The species is only found on the southern slopes of the Cape Fold Belt from Swellendam to the Outeniqua Mountains, at elevations of up to 1000 m. It inhabits fynbos and forest fringes and does not require the presence of open water.
Black rain frog young show direct development. The frog keeps its tail as it evolves from a tadpole to a mature frog. Shortly after growing legs, the juvenile is in constant competition with its siblings.
The Black Rain frog likes to create tunnels up to 150 mm deep. It can blow itself up like a balloon, as a defense mechanism to make itself harder to be eaten. It does this while tunneling, in order to prevent itself from being removed.
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Breviceps fuscus is a relatively small frog at about 40 - 51mm snout-vent length. Like most species of the genus, B. fuscus is a round frog with short limbs and toes, and a flattened, spade-like inner metatarsal that lacks a cutting edge (Hewett 1925; Channing 2001). The fourth finger is about 3mm long, and the free portion of the second finger about 3.5mm long. The second toe is considerably longer than the first toe, but only slightly longer than the fifth toe (no measurements given; Hewett 1925). The skin lacks warts, but has pronounced widely spaced granules or small tubercles and pitting (more so than in Breviceps gibbosus), particularly on the dorsal surface and around the face, which conceals the tympanum (Hewett 1925; Channing 2001).
Breviceps fuscus is typically dark brown or nearly black with a slightly lighter ventral surface and no pigmented patterns (Hewett 1925; Channing 2001).
The species authority is Hewett, J. (1925). "Descriptions of three new toads belonging to the genus Breviceps Merrem." Annals of the Natal Museum, 2, 189-194.
The species epithet "fuscus" refers to the frog’s dark coloration (Channing 2001).
Breviceps fuscus was originally collected from a settlement (Knysna) on the southern coast of South Africa (Hewett 1925) and is endemic to the Cape Fold Mountains in the southern tip of South Africa. It occurs from sea level to just over 1000 m and is common on the floor of forests and heathlands on mountain slopes and plateaus (Carruthers and Robinson 1977; Branch and Hanekom 1987; Channing 2001; Minter et al. 2004).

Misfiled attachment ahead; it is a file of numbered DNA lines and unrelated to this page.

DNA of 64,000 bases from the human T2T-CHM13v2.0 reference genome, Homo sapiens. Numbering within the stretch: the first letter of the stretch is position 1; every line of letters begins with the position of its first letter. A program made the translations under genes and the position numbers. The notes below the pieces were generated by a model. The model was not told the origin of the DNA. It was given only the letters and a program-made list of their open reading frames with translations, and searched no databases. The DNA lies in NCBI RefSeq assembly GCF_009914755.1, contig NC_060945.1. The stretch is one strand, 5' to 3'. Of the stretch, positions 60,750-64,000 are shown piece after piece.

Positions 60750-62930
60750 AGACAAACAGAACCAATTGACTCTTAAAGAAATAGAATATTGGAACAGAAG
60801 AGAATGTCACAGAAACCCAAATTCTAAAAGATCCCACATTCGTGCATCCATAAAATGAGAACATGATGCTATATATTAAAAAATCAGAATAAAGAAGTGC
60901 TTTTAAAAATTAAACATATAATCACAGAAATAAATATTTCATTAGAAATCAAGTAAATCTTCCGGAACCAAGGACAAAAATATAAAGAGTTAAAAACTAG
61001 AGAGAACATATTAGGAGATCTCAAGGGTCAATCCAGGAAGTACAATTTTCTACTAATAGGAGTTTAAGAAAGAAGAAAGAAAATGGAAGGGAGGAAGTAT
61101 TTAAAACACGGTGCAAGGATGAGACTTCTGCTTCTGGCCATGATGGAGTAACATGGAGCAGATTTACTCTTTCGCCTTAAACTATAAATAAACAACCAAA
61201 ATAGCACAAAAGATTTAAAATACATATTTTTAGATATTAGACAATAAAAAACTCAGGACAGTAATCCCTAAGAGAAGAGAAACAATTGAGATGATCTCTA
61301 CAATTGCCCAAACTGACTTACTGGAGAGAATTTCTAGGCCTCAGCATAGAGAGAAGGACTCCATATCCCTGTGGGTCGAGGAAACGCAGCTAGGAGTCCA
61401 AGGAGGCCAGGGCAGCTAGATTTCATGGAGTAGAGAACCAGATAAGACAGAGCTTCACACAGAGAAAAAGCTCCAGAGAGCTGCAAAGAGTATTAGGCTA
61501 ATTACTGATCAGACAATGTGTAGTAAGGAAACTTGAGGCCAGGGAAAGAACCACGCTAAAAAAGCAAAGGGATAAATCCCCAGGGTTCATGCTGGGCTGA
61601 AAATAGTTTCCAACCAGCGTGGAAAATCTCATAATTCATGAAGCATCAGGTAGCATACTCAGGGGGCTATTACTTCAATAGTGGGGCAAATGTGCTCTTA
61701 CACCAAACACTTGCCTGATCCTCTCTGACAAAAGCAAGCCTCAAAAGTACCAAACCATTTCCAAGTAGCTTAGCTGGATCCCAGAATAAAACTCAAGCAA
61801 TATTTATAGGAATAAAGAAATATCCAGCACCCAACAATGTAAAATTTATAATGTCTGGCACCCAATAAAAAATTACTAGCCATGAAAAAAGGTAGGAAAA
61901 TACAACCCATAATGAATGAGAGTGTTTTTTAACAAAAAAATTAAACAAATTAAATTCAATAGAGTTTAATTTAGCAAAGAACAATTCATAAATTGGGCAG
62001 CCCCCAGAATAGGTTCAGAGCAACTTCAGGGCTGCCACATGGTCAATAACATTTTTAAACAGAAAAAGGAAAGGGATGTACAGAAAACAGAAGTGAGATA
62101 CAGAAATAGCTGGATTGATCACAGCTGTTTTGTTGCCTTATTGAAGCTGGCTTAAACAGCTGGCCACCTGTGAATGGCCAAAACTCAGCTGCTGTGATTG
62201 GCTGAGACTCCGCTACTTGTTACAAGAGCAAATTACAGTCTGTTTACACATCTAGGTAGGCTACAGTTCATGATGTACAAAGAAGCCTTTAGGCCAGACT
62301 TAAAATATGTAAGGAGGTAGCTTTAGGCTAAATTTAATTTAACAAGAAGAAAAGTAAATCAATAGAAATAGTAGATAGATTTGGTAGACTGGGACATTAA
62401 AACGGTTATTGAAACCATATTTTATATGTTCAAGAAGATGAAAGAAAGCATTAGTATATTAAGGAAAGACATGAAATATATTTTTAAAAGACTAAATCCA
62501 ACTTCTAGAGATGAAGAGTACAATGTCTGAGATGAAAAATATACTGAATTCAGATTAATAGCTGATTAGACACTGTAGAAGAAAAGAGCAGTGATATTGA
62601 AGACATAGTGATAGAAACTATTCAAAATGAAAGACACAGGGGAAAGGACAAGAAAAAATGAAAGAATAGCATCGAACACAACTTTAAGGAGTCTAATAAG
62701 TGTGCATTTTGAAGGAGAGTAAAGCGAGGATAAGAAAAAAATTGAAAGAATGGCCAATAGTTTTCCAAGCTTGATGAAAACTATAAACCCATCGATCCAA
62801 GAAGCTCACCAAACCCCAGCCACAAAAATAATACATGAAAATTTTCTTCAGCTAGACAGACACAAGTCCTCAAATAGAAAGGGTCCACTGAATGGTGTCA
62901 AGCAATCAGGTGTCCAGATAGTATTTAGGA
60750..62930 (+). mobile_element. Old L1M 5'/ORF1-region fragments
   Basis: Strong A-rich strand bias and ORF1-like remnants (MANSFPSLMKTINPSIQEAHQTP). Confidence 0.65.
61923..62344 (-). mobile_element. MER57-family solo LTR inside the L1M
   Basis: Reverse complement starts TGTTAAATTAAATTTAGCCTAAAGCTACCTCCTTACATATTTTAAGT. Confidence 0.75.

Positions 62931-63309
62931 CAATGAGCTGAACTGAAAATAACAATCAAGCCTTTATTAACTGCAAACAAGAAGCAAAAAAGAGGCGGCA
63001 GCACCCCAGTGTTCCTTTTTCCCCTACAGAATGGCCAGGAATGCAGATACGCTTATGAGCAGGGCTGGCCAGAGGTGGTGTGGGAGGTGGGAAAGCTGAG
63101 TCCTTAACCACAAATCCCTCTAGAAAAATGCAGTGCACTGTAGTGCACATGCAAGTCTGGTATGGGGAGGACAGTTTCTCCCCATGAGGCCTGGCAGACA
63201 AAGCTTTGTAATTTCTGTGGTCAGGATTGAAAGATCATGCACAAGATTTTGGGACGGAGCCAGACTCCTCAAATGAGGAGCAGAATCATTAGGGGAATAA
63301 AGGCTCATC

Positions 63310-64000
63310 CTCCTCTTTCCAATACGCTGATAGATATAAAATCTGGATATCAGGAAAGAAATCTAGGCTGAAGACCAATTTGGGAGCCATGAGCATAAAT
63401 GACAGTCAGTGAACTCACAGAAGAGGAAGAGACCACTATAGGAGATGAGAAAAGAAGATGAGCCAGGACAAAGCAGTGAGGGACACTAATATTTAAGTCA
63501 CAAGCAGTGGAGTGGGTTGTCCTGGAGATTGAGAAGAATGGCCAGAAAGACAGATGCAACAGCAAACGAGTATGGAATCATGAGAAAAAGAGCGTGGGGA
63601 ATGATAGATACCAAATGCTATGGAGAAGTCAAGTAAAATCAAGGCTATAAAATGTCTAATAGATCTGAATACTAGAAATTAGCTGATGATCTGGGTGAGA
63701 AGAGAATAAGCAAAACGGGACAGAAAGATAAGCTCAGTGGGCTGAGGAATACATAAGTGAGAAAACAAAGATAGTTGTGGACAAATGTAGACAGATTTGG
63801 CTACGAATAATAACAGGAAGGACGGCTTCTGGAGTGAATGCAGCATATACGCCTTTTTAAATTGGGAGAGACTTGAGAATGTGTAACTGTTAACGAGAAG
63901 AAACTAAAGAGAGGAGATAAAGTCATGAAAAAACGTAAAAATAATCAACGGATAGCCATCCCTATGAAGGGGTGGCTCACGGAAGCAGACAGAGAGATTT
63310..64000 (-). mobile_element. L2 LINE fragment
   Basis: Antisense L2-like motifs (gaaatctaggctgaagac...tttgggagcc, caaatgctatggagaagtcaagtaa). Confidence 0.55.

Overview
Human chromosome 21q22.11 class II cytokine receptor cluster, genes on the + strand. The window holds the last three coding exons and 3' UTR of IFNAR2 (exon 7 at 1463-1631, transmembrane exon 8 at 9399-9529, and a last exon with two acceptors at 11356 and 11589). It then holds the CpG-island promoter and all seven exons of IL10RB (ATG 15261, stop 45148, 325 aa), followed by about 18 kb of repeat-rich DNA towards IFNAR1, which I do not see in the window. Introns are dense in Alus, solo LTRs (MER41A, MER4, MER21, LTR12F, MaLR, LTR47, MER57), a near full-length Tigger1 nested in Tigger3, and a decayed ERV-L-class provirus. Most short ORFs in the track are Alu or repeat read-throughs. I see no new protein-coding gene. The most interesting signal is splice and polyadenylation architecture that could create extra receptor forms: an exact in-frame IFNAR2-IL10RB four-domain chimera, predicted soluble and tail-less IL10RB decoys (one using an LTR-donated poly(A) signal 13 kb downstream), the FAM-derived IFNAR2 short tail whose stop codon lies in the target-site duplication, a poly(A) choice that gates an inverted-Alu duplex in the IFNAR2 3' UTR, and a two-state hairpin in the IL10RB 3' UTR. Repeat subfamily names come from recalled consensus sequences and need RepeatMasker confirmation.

Breviceps fuscus is a locally abundant burrowing frog, found in tunnels up to 150 mm deep or among vegetation up to about 30 cm above the ground; it is not usually in association with bodies of water (Channing 2001; Minter et al 2004).
The breeding season takes place during summer starting in October and lasting at least through February (Branch and Hanekom 1987; Channing 2001). Males call from within burrows, sometimes while guarding eggs, and above ground in vegetation using “a short chirp, 0.2s long, at a dominant frequency of 1.8kHz” (Channing 2001). Yellow eggs are laid within burrows with 15 mm openings about 30 – 40 mm deep in spherical nests about 30 mm across. Each nest consists of approximately 42 - 43 eggs that are 5 mm in diameter within 8 mm capsules. The nest is covered with a layer of 25 - 30 empty eggs cases on top (Channing 2001). Males continue to guard eggs in the nest while calling, until direct-developing froglets hatch (Channing 2001; Minter et al. 2004).
This species is eaten by the local bushpig Potamochoerus porcus (Channing 2001), and the colubrid snake Crotaphopeltis hotamboeia (Keogh et al. 2000).
Potential threats to Breviceps fuscus are loss of habitat due to invasive plants and wildfire, but much of the species' range is protected and its population is currently stable (Minter et al. 2004).